Although the specifics of coverage will change, cyber-insurance policies generally provide two forms of protection: (1) third-party liability coverage, i.e., amounts paid in defending or resolving claims by third parties; and (2) first-party coverage, i.e., the business’s own losses.
Legal departments should consider the risk of third-party claims broadly and look for cyber policies to provide coverage for (1) lawsuits and written demands from customers or suppliers resulting from a cyber breach, (2) liability for regulatory claims, and (3) online media liability for claims alleging that the organization’s website contains defamatory or infringing statements. The potential liabilities are constantly evolving. Recently, there has been an increasing risk of regulatory claims in light of the European Union’s implementation of the General Data Protection Regulation and the U.S. Securities and Exchange Commission’s push toward investigations of and fines for companies that fail to disclose cyber events.
For first-party coverage, policyholders should focus on breach-response costs, business-interruption costs, and costs for data loss and restoration. In addition, businesses that collect payment cards should ensure that coverage extends to payment-card-industry fines or fees imposed by bank or credit card companies for failing to comply with security requirements.
Given that cyber risks change rapidly, coverage provided by these policies necessitate regular updating. For example, in 2017 and 2018, ransomware attacks and social engineering attacks were the most common cyberattacks, but other risks are anticipated in the years ahead. Companies must remain vigilant for what comes next.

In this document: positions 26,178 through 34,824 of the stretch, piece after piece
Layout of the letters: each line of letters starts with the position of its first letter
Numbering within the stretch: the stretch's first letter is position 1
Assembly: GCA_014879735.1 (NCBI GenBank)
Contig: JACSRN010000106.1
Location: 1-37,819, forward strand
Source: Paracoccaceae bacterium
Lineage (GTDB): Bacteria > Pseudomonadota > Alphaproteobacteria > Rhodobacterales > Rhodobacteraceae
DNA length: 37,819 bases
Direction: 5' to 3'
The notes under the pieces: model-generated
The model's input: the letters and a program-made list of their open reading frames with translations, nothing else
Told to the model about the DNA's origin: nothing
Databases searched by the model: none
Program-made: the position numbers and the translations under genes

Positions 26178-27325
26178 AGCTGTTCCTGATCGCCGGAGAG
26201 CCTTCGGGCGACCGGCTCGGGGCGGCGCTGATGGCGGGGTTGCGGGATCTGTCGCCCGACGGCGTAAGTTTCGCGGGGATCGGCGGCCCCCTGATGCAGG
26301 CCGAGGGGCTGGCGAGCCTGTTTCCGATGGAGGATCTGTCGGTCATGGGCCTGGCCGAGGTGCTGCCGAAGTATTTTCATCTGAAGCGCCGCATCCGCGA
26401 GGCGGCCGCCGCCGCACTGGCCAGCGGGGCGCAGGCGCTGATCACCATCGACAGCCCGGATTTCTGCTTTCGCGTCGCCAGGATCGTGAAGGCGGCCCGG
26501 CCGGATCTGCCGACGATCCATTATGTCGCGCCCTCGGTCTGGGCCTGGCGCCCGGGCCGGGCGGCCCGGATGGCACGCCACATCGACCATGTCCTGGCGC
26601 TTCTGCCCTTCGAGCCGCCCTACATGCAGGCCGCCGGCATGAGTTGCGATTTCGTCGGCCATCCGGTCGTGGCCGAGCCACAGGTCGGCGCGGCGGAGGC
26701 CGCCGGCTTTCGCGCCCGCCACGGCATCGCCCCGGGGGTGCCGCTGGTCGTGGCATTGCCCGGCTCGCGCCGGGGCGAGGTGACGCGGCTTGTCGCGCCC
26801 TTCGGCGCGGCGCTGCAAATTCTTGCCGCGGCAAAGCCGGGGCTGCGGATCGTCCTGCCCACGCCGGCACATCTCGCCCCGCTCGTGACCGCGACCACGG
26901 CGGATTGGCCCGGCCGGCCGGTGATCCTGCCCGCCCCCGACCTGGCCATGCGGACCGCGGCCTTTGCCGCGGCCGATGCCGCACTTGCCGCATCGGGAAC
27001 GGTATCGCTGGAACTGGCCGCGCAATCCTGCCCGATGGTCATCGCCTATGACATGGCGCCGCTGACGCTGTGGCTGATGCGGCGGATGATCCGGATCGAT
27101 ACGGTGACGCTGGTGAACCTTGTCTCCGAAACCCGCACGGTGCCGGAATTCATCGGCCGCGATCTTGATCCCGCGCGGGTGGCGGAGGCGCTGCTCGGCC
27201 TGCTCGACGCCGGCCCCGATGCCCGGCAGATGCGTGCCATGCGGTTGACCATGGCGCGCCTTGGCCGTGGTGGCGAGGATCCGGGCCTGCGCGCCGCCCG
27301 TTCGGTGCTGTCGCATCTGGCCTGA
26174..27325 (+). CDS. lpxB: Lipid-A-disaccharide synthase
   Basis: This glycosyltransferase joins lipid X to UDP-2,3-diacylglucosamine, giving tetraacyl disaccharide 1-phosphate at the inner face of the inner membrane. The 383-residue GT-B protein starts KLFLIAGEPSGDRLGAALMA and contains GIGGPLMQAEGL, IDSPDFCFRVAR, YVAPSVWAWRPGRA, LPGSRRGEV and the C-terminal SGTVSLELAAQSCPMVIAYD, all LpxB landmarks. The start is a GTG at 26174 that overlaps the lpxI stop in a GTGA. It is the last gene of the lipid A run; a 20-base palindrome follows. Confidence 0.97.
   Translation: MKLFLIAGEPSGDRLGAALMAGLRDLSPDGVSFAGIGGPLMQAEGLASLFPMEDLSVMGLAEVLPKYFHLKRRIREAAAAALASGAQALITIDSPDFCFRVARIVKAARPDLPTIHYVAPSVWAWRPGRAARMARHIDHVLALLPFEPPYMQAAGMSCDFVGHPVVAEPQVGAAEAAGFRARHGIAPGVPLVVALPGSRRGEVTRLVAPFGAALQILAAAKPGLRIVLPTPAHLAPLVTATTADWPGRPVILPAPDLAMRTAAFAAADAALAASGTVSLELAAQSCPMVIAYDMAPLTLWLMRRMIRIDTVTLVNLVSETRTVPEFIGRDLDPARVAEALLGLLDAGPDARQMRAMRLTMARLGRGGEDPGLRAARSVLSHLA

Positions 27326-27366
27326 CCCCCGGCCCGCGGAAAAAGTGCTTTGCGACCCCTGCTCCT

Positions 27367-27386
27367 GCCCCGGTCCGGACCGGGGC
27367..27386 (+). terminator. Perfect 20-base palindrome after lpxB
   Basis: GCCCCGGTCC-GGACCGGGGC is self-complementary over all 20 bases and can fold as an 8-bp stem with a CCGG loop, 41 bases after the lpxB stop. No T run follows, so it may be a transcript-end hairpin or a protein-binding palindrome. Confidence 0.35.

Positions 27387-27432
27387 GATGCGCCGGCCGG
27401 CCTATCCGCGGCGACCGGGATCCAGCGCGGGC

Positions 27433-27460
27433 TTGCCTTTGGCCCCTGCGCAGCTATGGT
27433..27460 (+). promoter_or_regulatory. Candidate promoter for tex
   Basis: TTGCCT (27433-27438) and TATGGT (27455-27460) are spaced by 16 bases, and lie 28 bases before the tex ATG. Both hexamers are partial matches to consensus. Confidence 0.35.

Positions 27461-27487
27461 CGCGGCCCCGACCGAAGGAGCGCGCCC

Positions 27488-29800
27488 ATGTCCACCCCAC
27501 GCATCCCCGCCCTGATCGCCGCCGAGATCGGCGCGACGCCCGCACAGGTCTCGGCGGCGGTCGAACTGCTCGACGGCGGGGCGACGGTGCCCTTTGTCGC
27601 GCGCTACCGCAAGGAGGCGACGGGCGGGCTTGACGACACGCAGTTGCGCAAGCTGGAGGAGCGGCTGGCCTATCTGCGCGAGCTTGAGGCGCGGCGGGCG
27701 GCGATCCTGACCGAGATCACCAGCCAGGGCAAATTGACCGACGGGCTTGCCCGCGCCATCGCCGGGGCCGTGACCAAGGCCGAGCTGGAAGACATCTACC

What’s Not Covered
Just as the scope of coverage varies from cyber policy to cyber policy, exclusions likewise vary by policy form. Although the language of exclusions in different policy forms is not identical, common exclusions and limitations to review in cyber-insurance policies include intentional, dishonest, or fraudulent acts; civil fines and penalties; acts of war or terrorism; and prior knowledge and/or retroactive coverage.
Cyber policies frequently include exclusions for intentional, dishonest, or fraudulent acts. For a narrow exclusion, policyholders should seek an exclusion that is applicable only upon a final, nonappealable determination of a court in the underlying action.
In addition, cyber policies often include limitations on civil fines and penalties. Such limitations on coverage for fines and penalties may be in the form of a stand-alone exclusion or a carveout from the loss definition. Policyholders should avoid these limitations if possible because civil fines and penalties are one of the types of costs that a policyholder is most susceptible to incur following a data breach. Some carriers will make modifications to preserve coverage for civil penalties while excluding coverage for criminal fines and penalties.
Furthermore, some cyber-insurance policies bar coverage for loss resulting from acts of war or terrorism. Given that state actors sometimes are the culprits, policyholders should seek policies that do not have such an exclusion or that limit the exclusion to narrow factual scenarios.
Finally, most cyber policies exclude loss arising from events occurring before a specified “retroactive date,” regardless of when a claim is made or a loss is discovered. Policyholders should negotiate the earliest retroactive date possible. The problem is that events thought to be minor events can, in fact, be catastrophic. Sometimes hackers may be hidden inside a company’s system for months. Other times, companies will learn about a cyber event but not appreciate the scope of the damage. Legal departments should protect their organizations from these contingencies.